Canada is an exception with still plenty of opportunity, etc and perhaps the Netherlands, Sweden — but even the Netherlands and Sweden are getting a bit uptight about immigration these days…

  128. 128
    jl says:

    @kwAwk:

    “Sure there is a lot of blame to be taken by the so called economic gurus on Wall Street, but Fannie Mae and Freddy Mac with their loan guarantees played a role in it too.”

    There have been federal mortgage guarantee programs for decades, and no worldwide financial panic stemming from such guarantees.. And there were plenty of real estate bubbles before there were any federal loan guarantees.

    Real estate and commodity bubbles have been with us for as long as there has been free market systems of any kind, that is, throughout recorded history.

    It took the insane and irresponsible deregulation of housing finance and financial markets to turn a big housing boom and bust into a protracted financial and economic crisis that has had, is now, and will continue to cripple economic welfare all over the world.

    A simple real estate bubble, even one as large as this one, would be much easier to solve than the current problem. The massive malfunctioning of national and international financial markets, caused by irresponsible and mindless financial market deregulation could produce a mess so big and so intractable.

    The Fannie Mae and Freddie Mac, in their current form, are not good ideas and should be replaced. But it is simply wrong to exaggerate their role in the crisis, and dangerous to formulation of good policy, to continue to misunderstand their role in the crisis.

  129. 129
    jl says:

    @Elie:

    “You will STILL, even after all this pain, turmoil and sliding back, have a far better chance here in the good ol US of A than any other country on this planet.”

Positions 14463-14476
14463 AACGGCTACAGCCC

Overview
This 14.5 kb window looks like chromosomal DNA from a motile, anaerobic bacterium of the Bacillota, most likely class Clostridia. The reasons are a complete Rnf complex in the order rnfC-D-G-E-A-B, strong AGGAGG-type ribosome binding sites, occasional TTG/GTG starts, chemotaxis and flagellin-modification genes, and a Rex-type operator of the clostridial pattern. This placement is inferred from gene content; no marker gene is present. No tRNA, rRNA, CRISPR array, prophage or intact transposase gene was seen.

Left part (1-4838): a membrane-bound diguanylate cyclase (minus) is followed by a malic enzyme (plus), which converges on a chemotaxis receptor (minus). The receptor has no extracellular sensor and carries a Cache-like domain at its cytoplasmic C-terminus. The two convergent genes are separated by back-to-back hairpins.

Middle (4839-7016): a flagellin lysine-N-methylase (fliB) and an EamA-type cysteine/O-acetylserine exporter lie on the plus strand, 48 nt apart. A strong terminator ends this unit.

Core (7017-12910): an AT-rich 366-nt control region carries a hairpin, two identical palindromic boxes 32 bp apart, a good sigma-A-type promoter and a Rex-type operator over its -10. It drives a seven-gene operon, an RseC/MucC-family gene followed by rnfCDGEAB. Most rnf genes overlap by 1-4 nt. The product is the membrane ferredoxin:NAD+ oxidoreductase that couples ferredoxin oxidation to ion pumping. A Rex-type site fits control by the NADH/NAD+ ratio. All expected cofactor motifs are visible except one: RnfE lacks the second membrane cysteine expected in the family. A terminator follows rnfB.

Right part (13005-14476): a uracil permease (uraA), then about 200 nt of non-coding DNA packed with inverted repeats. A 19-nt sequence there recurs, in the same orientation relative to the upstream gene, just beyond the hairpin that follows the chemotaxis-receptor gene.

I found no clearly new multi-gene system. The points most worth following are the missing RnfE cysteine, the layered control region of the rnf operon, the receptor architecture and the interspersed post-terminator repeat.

Please do some google searches and see if you can back up that assertion with some evidence. You will find out that you are wrong.

    Edit: for example,

    intergenerational mobility higher in France, Canada and Denmark than in US

    http://www.nytimes.com/package.....ex_03.html

  130. 130
    Elie says:

    @jl:

    Jl —

    You are saying that there are many other countries with the openness to immigration, where many of their own populations have great updward mobility?

    I am willing to be schooled about where that is and I admit that my information is perhaps anecdotal but you are saying that there are a large number of countries where that mobility freely exists and that the general examples that I presented are wrong? Are you saying that immigration restrictions in the countries that I listed are more lenient than ours, that the access to jobs and opportunity in say, France (if you are not French) is the same or better than ours, or in Germany or in Great Britain?

    I am probably not going to do an exhaustive search right this minute to prove you are wrong, but can you prove that you are right with a couple of citations that my points on immigration, income disparities etc are just plain wrong?

  131. 131
    jl says:

    click on ‘country by country’ link of NYTimes graphic

    Elie: the quote I highlighted said ‘You’, and I was responding that that part. You informed commenters here (I assumed that was the referent of ‘you’) that they had a better chance here than elsewhere. I say that statement is false. That is what I illustrated.

  132. 132
    Elie says:

    Okay. Your one citation just clears any assertion that I made that many other countries do not have disparaties.

    I would like to see, if possible, whether the samples included other races and ethnic groups. Its highly unlikely that other than France, the ethnic and minority mix would equal our own for Canada and Denmark .